This exhibition includes Hans Peter Feldmann’s (Dusseldorf, Germany, 1941) most representative works, from the Seventies until today. Fascinated by the few images that he found around him during the German post-war period, he begins to collect them, cut them out and stick them in albums, something he continues to do. From his earliest pieces, Feldmann organises his images into series and the effect his collection produces is abundant, which leads him to produce numerous series of photographs such as the Time series where he collects, like film photo stills, trivial facts. There is not normally anything extraordinary in them, only the invisible flow of time which has been stopped in order to be examined. Feldmann subsequently expands his reflection in the book 100 Years, a series of 101 photographic portraits of his family or friends who are aged between eight months and 100 years. Feldmann presents images that are materially poor and aesthetically undefined, as if he wanted to force the limits of their expressive qualities, facing social space covered with superlative images and touched up to encourage consumption.
In his work the artist keeps an emotional distance with the spectator, allowing them to give the pieces their own meaning, as in All the clothes of a woman: A series of 70 pieces of women's clothing, displayed one by one, or in the car radios series Car radio when good music is playing.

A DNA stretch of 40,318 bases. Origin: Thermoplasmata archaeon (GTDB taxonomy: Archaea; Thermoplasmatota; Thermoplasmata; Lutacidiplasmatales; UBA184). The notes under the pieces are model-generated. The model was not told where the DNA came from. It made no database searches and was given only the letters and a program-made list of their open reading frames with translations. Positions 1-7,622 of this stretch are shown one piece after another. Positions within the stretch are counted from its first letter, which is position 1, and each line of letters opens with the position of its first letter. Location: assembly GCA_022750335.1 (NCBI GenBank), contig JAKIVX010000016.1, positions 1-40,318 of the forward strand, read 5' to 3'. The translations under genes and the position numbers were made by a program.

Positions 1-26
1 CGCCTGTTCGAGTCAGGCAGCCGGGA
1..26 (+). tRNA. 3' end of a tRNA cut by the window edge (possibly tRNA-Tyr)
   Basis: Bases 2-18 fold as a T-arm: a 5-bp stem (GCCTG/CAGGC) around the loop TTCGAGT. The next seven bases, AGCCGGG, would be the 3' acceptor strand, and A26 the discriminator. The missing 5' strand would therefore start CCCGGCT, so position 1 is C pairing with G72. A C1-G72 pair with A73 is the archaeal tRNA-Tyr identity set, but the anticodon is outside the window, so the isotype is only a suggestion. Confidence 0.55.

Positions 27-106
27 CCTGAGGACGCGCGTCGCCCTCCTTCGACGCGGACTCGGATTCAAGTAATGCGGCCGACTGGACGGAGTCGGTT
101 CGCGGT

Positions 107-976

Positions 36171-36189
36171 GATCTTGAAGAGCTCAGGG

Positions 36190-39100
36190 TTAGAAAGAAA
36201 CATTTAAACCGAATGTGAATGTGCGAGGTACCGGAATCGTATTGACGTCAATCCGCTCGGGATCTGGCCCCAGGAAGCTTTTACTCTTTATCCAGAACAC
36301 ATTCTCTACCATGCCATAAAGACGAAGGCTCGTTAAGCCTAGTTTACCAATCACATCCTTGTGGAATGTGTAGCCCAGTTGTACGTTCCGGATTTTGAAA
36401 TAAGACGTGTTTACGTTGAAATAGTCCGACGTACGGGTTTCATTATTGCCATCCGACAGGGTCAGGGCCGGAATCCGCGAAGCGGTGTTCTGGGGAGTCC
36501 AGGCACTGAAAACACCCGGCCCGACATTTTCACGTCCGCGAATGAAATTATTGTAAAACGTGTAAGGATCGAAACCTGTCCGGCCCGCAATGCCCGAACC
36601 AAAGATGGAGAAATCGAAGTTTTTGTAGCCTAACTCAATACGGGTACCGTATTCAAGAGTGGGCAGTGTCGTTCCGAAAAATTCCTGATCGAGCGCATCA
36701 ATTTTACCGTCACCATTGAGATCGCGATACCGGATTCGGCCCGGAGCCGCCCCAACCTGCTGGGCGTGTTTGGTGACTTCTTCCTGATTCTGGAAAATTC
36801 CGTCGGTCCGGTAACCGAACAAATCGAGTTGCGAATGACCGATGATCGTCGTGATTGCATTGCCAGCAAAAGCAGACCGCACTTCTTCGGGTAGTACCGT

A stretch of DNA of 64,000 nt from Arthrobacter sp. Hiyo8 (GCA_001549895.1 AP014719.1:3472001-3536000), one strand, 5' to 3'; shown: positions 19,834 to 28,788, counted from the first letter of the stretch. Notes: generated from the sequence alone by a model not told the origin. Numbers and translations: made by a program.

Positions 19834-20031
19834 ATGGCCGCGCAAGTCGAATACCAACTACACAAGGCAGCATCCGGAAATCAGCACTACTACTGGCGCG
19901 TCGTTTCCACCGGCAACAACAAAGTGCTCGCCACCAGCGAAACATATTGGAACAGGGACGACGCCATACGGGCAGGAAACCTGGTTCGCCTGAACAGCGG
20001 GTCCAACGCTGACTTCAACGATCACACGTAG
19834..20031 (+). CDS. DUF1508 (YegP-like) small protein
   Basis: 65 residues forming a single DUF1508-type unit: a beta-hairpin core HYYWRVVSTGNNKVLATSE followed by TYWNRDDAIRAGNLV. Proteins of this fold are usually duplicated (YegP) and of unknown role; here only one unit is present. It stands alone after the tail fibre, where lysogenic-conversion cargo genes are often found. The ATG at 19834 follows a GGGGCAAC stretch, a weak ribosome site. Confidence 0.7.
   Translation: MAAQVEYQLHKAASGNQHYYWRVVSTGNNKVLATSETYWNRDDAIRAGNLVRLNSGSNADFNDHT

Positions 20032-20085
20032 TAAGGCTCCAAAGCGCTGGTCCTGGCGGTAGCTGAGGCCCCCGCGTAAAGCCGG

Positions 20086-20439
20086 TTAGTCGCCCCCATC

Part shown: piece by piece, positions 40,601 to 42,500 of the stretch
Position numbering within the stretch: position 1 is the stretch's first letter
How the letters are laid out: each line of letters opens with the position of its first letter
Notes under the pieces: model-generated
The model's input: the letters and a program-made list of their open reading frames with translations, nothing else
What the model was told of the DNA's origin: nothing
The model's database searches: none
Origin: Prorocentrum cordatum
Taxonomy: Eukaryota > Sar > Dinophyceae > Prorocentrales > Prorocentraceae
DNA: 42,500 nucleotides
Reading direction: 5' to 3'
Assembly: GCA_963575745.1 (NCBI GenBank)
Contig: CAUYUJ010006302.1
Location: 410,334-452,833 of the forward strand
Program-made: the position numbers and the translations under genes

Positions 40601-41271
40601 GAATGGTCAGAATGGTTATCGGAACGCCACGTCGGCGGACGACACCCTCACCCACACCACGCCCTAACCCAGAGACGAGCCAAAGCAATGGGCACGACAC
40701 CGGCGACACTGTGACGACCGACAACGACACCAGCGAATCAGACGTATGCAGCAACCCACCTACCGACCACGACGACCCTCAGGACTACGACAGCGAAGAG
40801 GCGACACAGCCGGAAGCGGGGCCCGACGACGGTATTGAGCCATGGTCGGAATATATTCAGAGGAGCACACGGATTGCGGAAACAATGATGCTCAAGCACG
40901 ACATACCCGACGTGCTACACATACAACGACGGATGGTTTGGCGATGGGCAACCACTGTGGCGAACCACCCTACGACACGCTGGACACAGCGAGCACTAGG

Feldmann commonly uses media to gather collective experiences. His book Die Toten (The Dead) (1967-1993), is a comprehensive collection of images without any comments, made up of pictures taken from the press of all the people who died in the confrontation between terrorists and government forces in Germany during this period. Feldmann has also published several magazines that consist of images without text such as Ohio and Cahier d'images. In the late 90s he is able to convince Profil, a Viennese weekly opinion magazine, to publish an issue exactly the same, with only photos and no text to interpret them.
To Feldmann art "is never the object itself" but what is produced in our brains because of it in using installations where shadows move in close and then move away on a wall, a result of the lighting from a rotary table full of dolls and objects. The tables are fairly cluttered and there are pieces left over from a montage. It is a trick of the eye, but it is still magical. They are shadows that take us back to our childhood, where any image could be a window into another world.